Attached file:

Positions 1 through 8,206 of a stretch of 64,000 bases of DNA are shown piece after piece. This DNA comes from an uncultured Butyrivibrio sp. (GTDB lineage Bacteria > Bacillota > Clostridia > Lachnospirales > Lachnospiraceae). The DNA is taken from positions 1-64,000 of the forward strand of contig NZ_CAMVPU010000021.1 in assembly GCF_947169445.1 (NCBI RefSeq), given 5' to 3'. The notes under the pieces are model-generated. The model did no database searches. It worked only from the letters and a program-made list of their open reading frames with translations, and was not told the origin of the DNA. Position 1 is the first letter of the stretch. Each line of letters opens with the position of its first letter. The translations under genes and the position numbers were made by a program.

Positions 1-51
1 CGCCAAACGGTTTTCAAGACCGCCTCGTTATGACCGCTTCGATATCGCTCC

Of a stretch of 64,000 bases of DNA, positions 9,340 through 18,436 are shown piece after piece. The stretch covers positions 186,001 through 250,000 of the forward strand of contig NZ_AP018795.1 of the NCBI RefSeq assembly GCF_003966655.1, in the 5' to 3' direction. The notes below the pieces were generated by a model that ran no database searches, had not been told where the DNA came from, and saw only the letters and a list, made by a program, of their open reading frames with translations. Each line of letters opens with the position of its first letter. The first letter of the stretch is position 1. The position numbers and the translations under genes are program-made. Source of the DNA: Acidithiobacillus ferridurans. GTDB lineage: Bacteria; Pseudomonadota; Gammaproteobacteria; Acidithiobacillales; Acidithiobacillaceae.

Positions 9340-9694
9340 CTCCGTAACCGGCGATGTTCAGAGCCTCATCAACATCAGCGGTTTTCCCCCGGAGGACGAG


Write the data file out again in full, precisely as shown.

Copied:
Positions 1 through 8,206 of a stretch of 64,000 bases of DNA are shown piece after piece. This DNA comes from an uncultured Butyrivibrio sp. (GTDB lineage Bacteria > Bacillota > Clostridia > Lachnospirales > Lachnospiraceae). The DNA is taken from positions 1-64,000 of the forward strand of contig NZ_CAMVPU010000021.1 in assembly GCF_947169445.1 (NCBI RefSeq), given 5' to 3'. The notes under the pieces are model-generated. The model did no database searches. It worked only from the letters and a program-made list of their open reading frames with translations, and was not told the origin of the DNA. Position 1 is the first letter of the stretch. Each line of letters opens with the position of its first letter. The translations under genes and the position numbers were made by a program.

Positions 1-51
1 CGCCAAACGGTTTTCAAGACCGCCTCGTTATGACCGCTTCGATATCGCTCC

Of a stretch of 64,000 bases of DNA, positions 9,340 through 18,436 are shown piece after piece. The stretch covers positions 186,001 through 250,000 of the forward strand of contig NZ_AP018795.1 of the NCBI RefSeq assembly GCF_003966655.1, in the 5' to 3' direction. The notes below the pieces were generated by a model that ran no database searches, had not been told where the DNA came from, and saw only the letters and a list, made by a program, of their open reading frames with translations. Each line of letters opens with the position of its first letter. The first letter of the stretch is position 1. The position numbers and the translations under genes are program-made. Source of the DNA: Acidithiobacillus ferridurans. GTDB lineage: Bacteria; Pseudomonadota; Gammaproteobacteria; Acidithiobacillales; Acidithiobacillaceae.

Positions 9340-9694
9340 CTCCGTAACCGGCGATGTTCAGAGCCTCATCAACATCAGCGGTTTTCCCCCGGAGGACGAG